August 3, 2014:
The current war in Gaza between Hamas and Israel proved to be a technological disaster for Hamas. This was especially the case with Israeli anti-missile systems. Hamas already knew that the Israeli Iron Dome anti-rocket system and Trophy APS (Active Protection System) anti-missile defense for vehicles worked. Most APS consist of a radar to detect incoming missiles and small rockets to rush out and disable the incoming threat. A complete system weighs about a ton. There is also a Trophy Light (weighing half a ton) for lighter, often unarmored, vehicles.
It was hoped that when Hamas used a lot of rockets and anti-tank missiles the Israeli systems would display flaws and allow Hamas to do some damage. It has not worked out that way. During the first two weeks of the current war Iron Dome and Trophy kept working reliably. Worse, the Israeli intelligence efforts and air force operations were a lot more effective at finding and destroying rockets before they could be launched than Hamas expected. The only success Hamas has had is the higher (that previous wars) Israeli losses to bobby traps, mines, bombs and ambushes.
Iron Dome and Trophy both entered service in 2010 and Iron Dome got a lot more publicity. But Trophy was more dangerous for Hamas gunmen because it made Israeli tanks virtually invulnerable and able to do a lot of damage to front line Hamas fighters. This was no secret, Hamas just refused to believe what was happening. By mid-2012 Israel had completed equipping all the Merkava (“Chariot”) tanks in an armor brigade with the Trophy APS (Active Protection System). These tanks came to be known as the Merkava 4 Windbreaker model. In 2010 the first battalion of Merkavas was so equipped. In 2011 Trophy defeated incoming missiles and rockets in combat for the first time. This included ATGMs (Anti-Tank Guided Missile), possibly a modern Russian system like the Kornet E. This is a laser guided missile with a range of 5,000 meters. The launcher has a thermal sight for use at night or in fog. The missile's warhead can penetrate enough modern tank armor to render the side armor of the Israeli Merkava tank vulnerable. The Kornet E missile weighs 8.2 kg (18 pounds) and the launcher 19 kg (42 pounds). The system was introduced in 1994, and has been sold to Syria (who apparently passed them on to Hezbollah and Hamas).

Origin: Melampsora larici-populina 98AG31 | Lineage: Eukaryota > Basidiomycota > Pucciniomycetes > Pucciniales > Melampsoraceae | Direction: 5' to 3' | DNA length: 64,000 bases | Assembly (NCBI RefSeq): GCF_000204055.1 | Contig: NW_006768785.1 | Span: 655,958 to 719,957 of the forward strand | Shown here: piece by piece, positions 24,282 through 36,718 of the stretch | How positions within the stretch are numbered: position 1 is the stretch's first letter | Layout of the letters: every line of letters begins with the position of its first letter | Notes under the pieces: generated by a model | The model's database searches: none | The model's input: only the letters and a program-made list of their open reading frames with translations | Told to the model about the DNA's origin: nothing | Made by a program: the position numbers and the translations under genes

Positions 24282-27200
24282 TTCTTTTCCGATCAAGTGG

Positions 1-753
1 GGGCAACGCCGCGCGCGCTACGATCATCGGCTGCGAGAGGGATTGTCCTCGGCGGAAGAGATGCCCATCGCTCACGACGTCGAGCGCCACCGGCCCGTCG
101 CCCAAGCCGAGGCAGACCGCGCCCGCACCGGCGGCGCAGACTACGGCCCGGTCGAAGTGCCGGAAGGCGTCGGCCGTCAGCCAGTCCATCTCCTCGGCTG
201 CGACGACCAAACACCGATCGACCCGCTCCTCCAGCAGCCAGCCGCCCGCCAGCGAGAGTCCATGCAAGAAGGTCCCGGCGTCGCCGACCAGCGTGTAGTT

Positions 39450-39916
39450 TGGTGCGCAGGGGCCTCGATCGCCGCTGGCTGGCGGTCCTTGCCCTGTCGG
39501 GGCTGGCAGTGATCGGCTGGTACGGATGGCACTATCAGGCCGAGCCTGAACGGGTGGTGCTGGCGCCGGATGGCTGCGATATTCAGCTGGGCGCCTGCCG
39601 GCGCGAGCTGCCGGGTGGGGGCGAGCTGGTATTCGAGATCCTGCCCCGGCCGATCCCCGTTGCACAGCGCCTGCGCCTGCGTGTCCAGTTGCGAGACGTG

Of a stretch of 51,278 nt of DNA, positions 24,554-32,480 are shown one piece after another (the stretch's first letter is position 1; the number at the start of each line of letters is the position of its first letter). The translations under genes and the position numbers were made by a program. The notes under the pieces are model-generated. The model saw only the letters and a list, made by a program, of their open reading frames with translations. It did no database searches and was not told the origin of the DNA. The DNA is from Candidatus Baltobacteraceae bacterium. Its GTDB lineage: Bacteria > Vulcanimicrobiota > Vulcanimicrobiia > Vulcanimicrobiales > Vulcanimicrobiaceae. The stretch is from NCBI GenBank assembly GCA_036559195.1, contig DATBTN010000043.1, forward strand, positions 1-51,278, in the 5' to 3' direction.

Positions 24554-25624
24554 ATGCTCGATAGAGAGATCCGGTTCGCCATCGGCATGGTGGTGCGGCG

A few weeks before the ATGM intercept Trophy defeated an RPG warhead (an unguided rocket propelled grenade fired from a metal tube balanced on the shoulder). As designed to do, Trophy operated automatically and the crew didn't realize the incoming RPG warhead or missile had been stopped until after it was over. That is how APS is supposed to work.
This first combat use is a big deal because APS has been around for nearly three decades but demand and sales have been slow. The main purpose of APS is to stop ATGMs but on less heavily armored vehicles, stopping RPG type warheads is important as well. The Israeli Trophy APS uses better, more reliable, and more expensive technology than the original Russian Drozd (or its successors, like Arena) APS. For about $300,000 per system, Trophy will protect a vehicle from ATGMs (Anti-Tank Guided Missiles) as well as RPGs (which are much more common in combat zones). Israel is the first Western nation to have a lot of their tanks shot up by modern ATGMs and apparently fears the situation will only get worse.
Israel first encountered ATGMs, on a large scale, in the 1973 Arab-Israeli war. But these were the clumsy, first generation missiles that turned out to be more smoke than fire. More recent ATGM designs have proved more reliable and effective but no nation, except Israel, has yet made a major commitment to APS. That may now change because the Israeli APS has knocked down RPGs and ATGMs in large numbers under combat conditions.
Russia pioneered the development of these anti-missile systems. The first one, the Drozd, entered active service in 1983, mainly for defense against American ATGMs. These the Russians feared a great deal, as American troops had a lot of them, and the Russians knew these missiles (like TOW) worked. Russia went on to improve their anti-missile systems but was never able to export many of them. This was largely because these systems were expensive (over $100,000 per vehicle), no one trusted Russian hi-tech that much and new tanks, like the American M-1, were seen as a bigger threat than ATGMs.